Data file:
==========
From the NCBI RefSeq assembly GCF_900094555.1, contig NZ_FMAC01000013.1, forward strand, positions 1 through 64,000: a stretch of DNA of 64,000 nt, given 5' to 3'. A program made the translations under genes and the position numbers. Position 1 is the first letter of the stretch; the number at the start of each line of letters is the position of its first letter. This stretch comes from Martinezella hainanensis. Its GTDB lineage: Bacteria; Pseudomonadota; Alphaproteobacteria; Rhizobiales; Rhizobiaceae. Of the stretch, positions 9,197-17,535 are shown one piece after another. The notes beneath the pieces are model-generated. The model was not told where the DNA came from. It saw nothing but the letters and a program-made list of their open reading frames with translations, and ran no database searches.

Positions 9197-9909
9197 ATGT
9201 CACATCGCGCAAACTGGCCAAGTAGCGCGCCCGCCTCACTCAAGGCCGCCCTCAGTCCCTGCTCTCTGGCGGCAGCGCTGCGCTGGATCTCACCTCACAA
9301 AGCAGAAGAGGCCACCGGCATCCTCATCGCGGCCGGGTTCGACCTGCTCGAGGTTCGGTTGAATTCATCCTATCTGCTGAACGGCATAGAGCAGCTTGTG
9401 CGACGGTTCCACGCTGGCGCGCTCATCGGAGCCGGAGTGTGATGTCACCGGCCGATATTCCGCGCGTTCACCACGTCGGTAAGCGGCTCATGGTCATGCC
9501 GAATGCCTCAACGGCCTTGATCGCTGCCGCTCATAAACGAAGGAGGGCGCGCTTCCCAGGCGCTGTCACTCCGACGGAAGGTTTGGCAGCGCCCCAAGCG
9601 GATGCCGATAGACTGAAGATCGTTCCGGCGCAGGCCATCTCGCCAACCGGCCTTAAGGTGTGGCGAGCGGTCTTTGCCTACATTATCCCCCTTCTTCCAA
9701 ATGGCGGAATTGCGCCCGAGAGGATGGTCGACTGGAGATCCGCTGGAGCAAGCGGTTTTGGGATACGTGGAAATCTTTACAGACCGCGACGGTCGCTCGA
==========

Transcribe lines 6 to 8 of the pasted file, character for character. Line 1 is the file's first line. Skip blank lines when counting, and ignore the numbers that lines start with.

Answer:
9401 CGACGGTTCCACGCTGGCGCGCTCATCGGAGCCGGAGTGTGATGTCACCGGCCGATATTCCGCGCGTTCACCACGTCGGTAAGCGGCTCATGGTCATGCC
9501 GAATGCCTCAACGGCCTTGATCGCTGCCGCTCATAAACGAAGGAGGGCGCGCTTCCCAGGCGCTGTCACTCCGACGGAAGGTTTGGCAGCGCCCCAAGCG
9601 GATGCCGATAGACTGAAGATCGTTCCGGCGCAGGCCATCTCGCCAACCGGCCTTAAGGTGTGGCGAGCGGTCTTTGCCTACATTATCCCCCTTCTTCCAA